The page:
Zaat tells the story of an Egyptian middle-class woman from the death of Nasser till Mubarak’s rise to power (1970’s - 1990’s). The novel describes the malaise of modern life in a big city like modern Cairo, which the original cover tried to depict with an illustration of Zaat in her kitchen, a shelf full of icons of modern life hanging over her.

The French cover shows the painting of a 19th century odalisque.

(via fattouch-deactivated20121111)

 
Symbolism in Peril via Jadaliyya

Recently, The Economist covered the major changes occurring in Egyptian national politics that are establishing the foundation for the country’s future. The cover photo used features the pyramids as volcanoes. After some initial joking amongst ourselves at the expense of Economist editors about their apparent confusion over Egyptian politics and/or geology, we decided to interpret the implications of the photo upon an uncritical audience.
To start, it is important to understand that The Economist has a long tradition of using artistic and imaginary discretion in its depiction of real world events. Oftentimes the publication prominently portrays cartoon caricatures of world leaders in symbolic interaction. Trends emerge as we see The Economist turn both Brazil’s Christ the Redeemer statue and Kim Jong Il into rockets. On other occasions, more prejudiced depictions come through. China is often depicted as a panda bear or dragon. Stories covering Iran’s research in nuclear technology are often containing crude depictions of atom bombs.
The more recent photo of the pyramids as volcanoes presents a problematic depiction of the situation and its implications.The top of a pyramid cracks, revealing lava underneath the familiar surface of the monument. Smoke clouds rising high above the landscape create an ominous effect for distant onlookers.The image is an attempt to represent the heated, potentially explosive situation in Egypt following the dissolution of parliament and the high-stakes presidential election.
However, depicting the pyramids and the representation of “Egypt” perpetuates a romanticized conception of Egyptians. For the editors and audience, the pyramids, built thousands of years ago, are what define Egypt. It is this construct of Egypt in peril. People’s livelihoods are not the primary concern. The concept neglects the thousands of years of relevant events and individuals changing the course of history resulting in the present-day situation jeopardizing the human security of common Egyptians. The consequential jeopardy experienced by the Egyptian people is trivialized and its identity betrayed. Using this image is a missed opportunity to convey the uncertainty facing many Egyptians as well as a perpetuation of a false identity of Egypt.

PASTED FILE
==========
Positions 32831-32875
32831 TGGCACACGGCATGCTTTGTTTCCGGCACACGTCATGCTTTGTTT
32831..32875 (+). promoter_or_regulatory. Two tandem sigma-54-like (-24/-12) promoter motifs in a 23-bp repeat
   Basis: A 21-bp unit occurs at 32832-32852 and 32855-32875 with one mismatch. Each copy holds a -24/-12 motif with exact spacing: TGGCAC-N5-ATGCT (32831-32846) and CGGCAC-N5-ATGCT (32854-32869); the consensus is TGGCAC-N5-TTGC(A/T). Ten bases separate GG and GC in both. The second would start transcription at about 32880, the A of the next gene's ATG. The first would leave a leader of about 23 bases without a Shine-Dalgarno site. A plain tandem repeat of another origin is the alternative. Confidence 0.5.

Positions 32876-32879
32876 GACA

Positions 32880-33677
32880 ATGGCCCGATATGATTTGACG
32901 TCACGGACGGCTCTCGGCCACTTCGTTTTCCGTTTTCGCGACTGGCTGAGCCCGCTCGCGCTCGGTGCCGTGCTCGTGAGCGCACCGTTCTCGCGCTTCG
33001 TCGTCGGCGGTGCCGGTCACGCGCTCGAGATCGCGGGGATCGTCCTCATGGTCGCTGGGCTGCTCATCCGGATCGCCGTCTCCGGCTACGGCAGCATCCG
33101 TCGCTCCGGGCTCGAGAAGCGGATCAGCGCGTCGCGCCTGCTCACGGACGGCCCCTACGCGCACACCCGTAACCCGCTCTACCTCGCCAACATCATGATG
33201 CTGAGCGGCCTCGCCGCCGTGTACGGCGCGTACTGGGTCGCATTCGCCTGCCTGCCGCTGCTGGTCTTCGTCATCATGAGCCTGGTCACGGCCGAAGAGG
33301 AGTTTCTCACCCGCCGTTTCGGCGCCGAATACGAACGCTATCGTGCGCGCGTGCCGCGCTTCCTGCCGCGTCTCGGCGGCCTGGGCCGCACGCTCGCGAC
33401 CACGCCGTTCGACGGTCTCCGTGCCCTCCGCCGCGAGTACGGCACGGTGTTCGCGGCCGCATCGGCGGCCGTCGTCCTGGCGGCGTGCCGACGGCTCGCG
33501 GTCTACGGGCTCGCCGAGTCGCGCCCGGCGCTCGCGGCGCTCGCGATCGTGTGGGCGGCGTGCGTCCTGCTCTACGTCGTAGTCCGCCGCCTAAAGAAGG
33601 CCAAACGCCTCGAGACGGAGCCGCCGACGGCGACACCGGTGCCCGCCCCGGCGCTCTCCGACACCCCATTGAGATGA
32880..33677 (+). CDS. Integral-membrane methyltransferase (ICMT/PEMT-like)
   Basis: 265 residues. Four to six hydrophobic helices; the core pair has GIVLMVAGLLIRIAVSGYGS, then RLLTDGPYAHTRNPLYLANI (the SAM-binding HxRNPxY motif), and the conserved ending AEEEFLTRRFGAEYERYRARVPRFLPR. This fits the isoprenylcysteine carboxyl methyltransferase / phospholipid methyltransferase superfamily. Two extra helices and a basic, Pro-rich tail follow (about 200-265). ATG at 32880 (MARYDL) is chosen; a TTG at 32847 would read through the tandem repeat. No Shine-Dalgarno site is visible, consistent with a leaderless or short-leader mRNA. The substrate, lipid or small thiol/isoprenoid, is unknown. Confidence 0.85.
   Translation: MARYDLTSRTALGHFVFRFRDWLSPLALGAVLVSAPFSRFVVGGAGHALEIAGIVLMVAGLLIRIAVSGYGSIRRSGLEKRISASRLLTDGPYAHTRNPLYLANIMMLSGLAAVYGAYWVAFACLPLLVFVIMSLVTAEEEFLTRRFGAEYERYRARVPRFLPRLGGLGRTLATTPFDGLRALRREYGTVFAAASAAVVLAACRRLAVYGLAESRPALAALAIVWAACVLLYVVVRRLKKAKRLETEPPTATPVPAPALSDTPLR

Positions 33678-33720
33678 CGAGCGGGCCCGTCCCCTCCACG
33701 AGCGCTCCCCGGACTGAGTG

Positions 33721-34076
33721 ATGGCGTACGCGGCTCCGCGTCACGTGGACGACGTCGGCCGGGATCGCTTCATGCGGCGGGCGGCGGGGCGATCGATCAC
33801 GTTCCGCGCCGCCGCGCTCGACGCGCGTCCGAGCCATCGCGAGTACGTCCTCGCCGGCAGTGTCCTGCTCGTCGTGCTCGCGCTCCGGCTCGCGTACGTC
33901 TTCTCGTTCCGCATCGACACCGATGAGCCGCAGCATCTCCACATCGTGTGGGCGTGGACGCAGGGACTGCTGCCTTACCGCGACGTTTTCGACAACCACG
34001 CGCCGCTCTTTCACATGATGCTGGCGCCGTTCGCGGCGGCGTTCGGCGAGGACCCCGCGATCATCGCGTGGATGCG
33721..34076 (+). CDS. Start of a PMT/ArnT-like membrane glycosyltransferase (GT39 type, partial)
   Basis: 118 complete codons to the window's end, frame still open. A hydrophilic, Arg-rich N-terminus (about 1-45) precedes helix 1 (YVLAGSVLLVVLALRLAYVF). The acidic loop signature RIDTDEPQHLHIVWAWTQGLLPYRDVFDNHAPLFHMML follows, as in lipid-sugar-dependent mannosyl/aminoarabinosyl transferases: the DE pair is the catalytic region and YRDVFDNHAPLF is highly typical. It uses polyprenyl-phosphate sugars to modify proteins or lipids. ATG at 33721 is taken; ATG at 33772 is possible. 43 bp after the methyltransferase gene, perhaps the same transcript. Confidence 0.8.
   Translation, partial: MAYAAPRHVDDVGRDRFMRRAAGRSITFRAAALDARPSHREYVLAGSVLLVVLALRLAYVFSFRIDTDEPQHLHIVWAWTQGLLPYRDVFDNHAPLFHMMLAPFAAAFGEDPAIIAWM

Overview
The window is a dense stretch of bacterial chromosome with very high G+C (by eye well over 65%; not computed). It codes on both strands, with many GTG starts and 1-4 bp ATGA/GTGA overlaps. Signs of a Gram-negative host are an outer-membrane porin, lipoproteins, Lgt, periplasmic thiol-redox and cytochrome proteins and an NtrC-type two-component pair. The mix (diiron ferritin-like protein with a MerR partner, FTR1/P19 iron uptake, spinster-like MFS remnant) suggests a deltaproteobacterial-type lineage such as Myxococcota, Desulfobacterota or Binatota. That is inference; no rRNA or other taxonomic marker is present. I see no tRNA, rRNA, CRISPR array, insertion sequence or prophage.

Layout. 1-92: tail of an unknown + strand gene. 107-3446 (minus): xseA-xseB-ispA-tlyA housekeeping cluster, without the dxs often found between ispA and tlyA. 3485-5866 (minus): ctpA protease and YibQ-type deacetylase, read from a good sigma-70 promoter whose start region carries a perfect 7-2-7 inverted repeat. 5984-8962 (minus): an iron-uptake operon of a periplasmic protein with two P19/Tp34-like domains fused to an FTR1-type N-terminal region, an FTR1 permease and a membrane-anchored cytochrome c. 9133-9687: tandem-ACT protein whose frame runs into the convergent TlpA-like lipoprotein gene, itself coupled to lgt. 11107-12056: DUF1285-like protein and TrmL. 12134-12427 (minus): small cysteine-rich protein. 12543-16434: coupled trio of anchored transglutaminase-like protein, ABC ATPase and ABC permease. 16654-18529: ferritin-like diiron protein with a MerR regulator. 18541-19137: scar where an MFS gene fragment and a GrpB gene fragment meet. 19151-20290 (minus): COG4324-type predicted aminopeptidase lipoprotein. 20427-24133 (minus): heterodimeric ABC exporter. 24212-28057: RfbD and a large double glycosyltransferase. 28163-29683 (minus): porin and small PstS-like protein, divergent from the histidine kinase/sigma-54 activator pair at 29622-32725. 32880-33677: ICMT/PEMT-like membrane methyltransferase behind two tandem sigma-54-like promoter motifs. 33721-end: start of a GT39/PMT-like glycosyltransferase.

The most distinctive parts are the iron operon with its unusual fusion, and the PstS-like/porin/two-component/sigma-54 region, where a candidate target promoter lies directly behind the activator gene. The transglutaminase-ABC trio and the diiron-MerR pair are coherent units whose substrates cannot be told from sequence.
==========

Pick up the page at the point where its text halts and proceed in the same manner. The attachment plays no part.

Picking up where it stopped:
[These are troubled times, and it is not just Egypt that is in peril. June also saw the lead up to the famous healthcare ruling, which carried implications for the legitimacy of the Supreme Court and the presidential election.]

[The unity of the European Union is also in peril, with debtor countries such as Greece risking default on loans that put the entire European Union in peril.]
Read more

Symbolism in Peril via Jadaliyya

Recently, The Economist covered the major changes occurring in Egyptian national politics that are establishing the foundation for the country’s future. The cover photo used features the pyramids as volcanoes. After some initial joking amongst ourselves at the expense of Economist editors about their apparent confusion over Egyptian politics and/or geology, we decided to interpret the implications of the photo upon an uncritical audience.

To start, it is important to understand that The Economist has a long tradition of using artistic and imaginary discretion in its depiction of real world events. Oftentimes the publication prominently portrays cartoon caricatures of world leaders in symbolic interaction. Trends emerge as we see The Economist turn both Brazil’s Christ the Redeemer statue and Kim Jong Il into rockets. On other occasions, more prejudiced depictions come through. China is often depicted as a panda bear or dragon. Stories covering Iran’s research in nuclear technology are often containing crude depictions of atom bombs.